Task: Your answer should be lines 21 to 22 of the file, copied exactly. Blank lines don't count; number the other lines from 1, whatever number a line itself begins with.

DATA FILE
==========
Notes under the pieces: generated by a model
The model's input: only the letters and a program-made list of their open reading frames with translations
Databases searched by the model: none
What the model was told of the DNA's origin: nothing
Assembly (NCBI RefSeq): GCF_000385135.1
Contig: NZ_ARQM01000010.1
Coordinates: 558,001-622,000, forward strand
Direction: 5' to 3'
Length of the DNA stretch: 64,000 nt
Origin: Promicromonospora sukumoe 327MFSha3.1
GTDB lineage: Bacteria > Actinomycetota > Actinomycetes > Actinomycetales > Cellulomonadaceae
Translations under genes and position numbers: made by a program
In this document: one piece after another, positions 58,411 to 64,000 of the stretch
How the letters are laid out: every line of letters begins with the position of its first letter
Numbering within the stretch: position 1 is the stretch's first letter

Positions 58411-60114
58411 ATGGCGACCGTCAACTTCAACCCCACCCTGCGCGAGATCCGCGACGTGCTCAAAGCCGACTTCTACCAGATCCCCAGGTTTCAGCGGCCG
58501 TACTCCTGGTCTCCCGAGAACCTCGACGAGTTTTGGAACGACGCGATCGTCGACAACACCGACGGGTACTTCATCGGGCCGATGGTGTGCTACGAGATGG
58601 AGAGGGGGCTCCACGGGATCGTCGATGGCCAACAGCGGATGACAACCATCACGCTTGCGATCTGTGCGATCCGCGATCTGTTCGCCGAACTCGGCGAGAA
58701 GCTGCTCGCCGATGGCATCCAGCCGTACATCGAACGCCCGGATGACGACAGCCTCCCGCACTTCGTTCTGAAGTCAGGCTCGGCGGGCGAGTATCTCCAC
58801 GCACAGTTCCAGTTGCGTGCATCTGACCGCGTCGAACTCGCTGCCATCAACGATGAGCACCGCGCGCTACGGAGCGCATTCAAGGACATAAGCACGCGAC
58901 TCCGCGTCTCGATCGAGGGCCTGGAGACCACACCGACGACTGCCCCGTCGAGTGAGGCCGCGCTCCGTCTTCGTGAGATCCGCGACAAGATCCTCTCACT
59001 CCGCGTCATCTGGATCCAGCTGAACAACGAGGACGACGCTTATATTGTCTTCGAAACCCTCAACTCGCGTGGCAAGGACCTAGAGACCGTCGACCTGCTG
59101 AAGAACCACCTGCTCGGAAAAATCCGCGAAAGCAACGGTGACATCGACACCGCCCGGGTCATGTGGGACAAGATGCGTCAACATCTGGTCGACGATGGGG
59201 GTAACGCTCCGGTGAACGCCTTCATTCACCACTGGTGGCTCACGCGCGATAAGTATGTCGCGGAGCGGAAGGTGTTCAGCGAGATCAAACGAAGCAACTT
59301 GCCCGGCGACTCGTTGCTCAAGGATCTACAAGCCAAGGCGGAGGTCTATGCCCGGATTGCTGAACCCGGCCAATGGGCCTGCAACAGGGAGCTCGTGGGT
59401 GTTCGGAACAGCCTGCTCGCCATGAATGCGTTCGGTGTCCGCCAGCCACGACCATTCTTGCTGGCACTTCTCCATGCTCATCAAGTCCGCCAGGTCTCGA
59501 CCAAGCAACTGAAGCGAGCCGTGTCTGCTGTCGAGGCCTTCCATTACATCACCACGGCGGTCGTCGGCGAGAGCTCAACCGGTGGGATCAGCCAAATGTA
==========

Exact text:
58801 GCACAGTTCCAGTTGCGTGCATCTGACCGCGTCGAACTCGCTGCCATCAACGATGAGCACCGCGCGCTACGGAGCGCATTCAAGGACATAAGCACGCGAC
58901 TCCGCGTCTCGATCGAGGGCCTGGAGACCACACCGACGACTGCCCCGTCGAGTGAGGCCGCGCTCCGTCTTCGTGAGATCCGCGACAAGATCCTCTCACT